We can create and load Python/Java utility modules in Burp and then use them in extensions. It’s a somewhat unknown/unused capability in Burp’s Python/Java extensions.
Note: Alternatively, the modules can be placed in the same path as the extension and loaded/used the same way. For example, instead of putting the Burp Exceptions file in the modules folder, store it in the extension directory.
If you use Burp, you have seen this screen. This is where we set the Jython jar file. Everyone ignores that second input field here (under
Python Environment). Any Python module in this path will be loaded with Burp. Then the extension can use any function/object inside them.
The same capability exists for Java but not for Ruby. In this blog post I will discuss how I use these modules in my Python extensions.
Burp Exceptions Extension
Before starting to develop any Python extension, please make sure to use:
The instructions to set it up are easy and straightforward. You need to load a module and then add a few lines to your extension. Be sure to remove them before you release your code.
Let’s say we have referenced a non-existent field or variable in the extension (
self.nothing). This is the meaningless error message in we will see Burp:
This is the error message from the extension (appears in the
It actually tells us where the problem is. SO YEAH, USE THE DAMN EXTENSION.
I couldn’t find any usage documentation or tutorials about modules. Burp documentation mentions the field but that’s about it. If you have setup Burp Exceptions, you have probably figured out how they are imported. Modules are imported by their file name. If our file is named
mylibrary.py, it’s can be imported in the extension like this:
from mylibrary import * # or a single function from mylibrary import myFunction
Now we can use any function inside
mylibrary.py (or just
myFunction in the second case) in our extension.
The end user needs to setup the modules path and copy extra files there. I am also not sure how modules work when extensions are installed from Burp App store.
My solution (yours could be different) is using modules for development/personal/work extensions and then copying the needed functions (or all of them) from the modules to the actual extension for release.
What’s Inside the Module?
Anything and everything. Anything you want and think is useful. I have turned it into a utility library. Things like base64 encoding/decoding, encryption (more on that in the next blog post) and functions that use the Burp’s IExtensionHelpers methods. It has very helpful methods.
Using IExtensionHelpers in Modules
The only way to get an object to use these methods is through the IBurpExtenderCallbacks.getHelpers() method. As a result, I pass an instance of it manually as a function parameter to each helper function that uses it.
Let’s look at a minimal example based on the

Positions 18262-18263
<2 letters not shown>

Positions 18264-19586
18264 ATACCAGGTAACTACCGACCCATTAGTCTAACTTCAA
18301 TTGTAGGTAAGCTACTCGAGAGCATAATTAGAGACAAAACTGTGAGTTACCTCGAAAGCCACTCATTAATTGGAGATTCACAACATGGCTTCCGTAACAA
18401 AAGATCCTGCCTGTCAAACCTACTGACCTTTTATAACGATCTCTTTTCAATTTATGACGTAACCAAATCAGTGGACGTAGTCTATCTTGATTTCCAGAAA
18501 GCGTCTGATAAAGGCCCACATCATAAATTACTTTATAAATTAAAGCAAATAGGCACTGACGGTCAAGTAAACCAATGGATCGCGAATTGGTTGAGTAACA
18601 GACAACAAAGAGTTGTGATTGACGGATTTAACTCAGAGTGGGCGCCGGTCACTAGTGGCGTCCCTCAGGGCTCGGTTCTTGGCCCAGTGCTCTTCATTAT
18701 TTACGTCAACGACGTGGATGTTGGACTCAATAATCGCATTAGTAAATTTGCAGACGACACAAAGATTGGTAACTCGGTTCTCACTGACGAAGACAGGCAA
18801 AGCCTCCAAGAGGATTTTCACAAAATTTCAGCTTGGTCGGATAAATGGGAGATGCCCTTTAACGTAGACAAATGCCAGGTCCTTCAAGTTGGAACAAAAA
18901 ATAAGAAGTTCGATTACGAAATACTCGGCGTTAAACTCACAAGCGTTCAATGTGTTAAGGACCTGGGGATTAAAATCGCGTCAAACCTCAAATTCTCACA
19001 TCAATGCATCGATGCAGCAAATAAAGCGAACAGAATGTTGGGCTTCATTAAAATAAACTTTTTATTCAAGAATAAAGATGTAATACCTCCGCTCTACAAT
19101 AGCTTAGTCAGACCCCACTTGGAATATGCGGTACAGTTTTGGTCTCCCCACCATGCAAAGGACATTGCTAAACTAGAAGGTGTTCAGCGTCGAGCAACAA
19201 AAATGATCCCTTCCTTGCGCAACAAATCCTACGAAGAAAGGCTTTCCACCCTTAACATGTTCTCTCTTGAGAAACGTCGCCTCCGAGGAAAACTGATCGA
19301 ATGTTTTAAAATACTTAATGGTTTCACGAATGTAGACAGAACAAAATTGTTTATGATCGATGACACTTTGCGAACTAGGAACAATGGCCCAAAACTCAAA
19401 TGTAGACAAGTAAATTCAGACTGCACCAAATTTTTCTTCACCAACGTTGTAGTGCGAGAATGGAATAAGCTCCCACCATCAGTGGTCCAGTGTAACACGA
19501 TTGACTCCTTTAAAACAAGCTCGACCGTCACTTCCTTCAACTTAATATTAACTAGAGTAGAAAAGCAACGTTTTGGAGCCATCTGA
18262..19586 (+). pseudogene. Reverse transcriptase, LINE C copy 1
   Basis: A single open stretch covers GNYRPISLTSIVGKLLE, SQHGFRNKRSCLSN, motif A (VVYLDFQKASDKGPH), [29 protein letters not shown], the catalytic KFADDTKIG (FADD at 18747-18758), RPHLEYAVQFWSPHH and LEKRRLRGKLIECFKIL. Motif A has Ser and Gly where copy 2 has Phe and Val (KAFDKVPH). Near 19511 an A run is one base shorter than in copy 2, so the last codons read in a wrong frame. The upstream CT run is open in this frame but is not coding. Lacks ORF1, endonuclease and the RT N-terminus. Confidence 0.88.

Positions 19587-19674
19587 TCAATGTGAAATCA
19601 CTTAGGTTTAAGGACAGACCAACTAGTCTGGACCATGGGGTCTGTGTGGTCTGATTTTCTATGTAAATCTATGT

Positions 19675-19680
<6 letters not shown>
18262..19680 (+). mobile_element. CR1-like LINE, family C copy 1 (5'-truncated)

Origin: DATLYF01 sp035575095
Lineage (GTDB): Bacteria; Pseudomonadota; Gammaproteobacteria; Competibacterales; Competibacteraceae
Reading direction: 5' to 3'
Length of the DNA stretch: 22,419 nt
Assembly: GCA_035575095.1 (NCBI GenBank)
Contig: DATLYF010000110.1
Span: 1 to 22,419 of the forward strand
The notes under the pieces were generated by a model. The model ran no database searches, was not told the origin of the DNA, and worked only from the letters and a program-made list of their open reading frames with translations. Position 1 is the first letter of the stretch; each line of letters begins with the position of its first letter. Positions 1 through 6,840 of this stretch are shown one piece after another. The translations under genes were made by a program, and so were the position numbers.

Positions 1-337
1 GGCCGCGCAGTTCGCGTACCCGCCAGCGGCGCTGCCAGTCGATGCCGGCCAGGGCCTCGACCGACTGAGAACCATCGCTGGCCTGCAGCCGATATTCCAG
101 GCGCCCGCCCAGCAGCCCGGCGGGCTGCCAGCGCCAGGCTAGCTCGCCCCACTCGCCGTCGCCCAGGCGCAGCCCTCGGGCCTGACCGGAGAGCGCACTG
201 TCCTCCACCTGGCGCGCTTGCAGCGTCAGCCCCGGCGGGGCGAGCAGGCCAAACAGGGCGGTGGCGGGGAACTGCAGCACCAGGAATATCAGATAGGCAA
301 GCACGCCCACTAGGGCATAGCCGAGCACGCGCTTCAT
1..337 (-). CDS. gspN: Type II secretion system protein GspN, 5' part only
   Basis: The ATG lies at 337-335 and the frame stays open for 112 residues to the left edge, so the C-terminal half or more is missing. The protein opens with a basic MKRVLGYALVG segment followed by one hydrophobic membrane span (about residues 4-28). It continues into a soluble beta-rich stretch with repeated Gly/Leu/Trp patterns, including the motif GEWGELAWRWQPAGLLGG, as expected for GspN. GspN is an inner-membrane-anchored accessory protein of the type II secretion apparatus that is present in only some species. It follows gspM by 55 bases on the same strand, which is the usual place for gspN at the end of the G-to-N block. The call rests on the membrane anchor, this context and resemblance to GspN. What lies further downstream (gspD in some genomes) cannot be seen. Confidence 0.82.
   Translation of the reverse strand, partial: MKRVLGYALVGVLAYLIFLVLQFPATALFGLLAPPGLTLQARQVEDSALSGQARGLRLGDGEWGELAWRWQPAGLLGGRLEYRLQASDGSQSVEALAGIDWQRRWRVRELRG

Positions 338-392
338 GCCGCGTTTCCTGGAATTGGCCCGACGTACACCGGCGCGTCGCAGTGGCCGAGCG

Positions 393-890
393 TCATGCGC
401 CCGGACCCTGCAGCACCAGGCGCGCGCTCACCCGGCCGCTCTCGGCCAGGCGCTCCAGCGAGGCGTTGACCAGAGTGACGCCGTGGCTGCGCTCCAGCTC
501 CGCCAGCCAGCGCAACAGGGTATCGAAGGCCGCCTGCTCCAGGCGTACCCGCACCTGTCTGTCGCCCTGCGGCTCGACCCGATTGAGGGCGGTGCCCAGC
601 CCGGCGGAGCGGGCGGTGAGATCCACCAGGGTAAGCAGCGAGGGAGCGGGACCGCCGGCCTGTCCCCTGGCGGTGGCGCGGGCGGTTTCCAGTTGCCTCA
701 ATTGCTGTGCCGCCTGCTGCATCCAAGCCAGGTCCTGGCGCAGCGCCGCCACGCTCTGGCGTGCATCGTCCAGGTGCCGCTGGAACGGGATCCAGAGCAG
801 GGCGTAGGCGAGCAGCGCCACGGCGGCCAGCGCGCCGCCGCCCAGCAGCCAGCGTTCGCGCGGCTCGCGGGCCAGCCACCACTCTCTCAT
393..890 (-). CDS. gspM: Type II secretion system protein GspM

custom editor tab example at https://github.com/PortSwigger/example-custom-editor-tab/blob/master/python/CustomEditorTab.py.
Wwe will see a complete example in the next blog post. The
callbacks object is available inside the registerExtenderCallbacks
class BurpExtender(IBurpExtender, IMessageEditorTabFactory): # # implement IBurpExtender # def registerExtenderCallbacks(self, callbacks): # keep a reference to our callbacks object self._callbacks = callbacks # obtain an extension helpers object self._helpers = callbacks.getHelpers()
Here we are saving the
helper object as field. This saves it to the
extender object that is passed to
__init__ of the tab object. Here we are assigning
extender to the
_extender. What I usually do is, add
helpers directly to a field.
class Base64InputTab(IMessageEditorTab): def __init__(self, extender, controller, editable): self._extender = extender self._editable = editable # adding helpers as a direct field. self.helpers = extender._helpers # create an instance of Burp's text editor, to display our deserialized data self._txtInput = extender._callbacks.createTextEditor() self._txtInput.setEditable(editable)
Now we can use
self.helpers inside the extension and use its methods like this:
Base64 is an exception because Jython already has a base64 module, so it can be written without the need for
helpers. You could also write your own implementation of
IExtensionHelpers methods but why re-implement when it’s already been done.
Note: You cannot use anything that is not in the Jython standard library. For example,
pycrypto for encryption/decryption is not available inside Burp extensions. We will discuss a couple of workarounds in the next blog post.
I also pass it directly as a parameter to helper functions inside my Python module:
# inside mylibrary.py # getInfo processes the request/response and returns info def getInfo(content, isRequest, helpers): if isRequest: return helpers.analyzeRequest(content) else: return helpers.analyzeResponse(content) # getBody returns the body of a request/response def getBody(content, isRequest, helpers): info = getInfo(content, isRequest, helpers) return content[info.getBodyOffset():]
Now instead of manually doing it, we can just call a function and get the body of what we have.
# inside the extension # import the module from mylibrary import getInfo, getBody # later inside one of the tab functions def setMessage(self, content, isRequest): if content is None: # clear our display self._txtInput.setText(None) self._txtInput.setEditable(False) else: # get the body of the message body = getBody(content, isRequest, self.helpers)
We learned about Burp modules in Python and Java. In the next blog post, I will use this as a building block to show what I learned from creating a Burp extension to decrypt some custom protocol.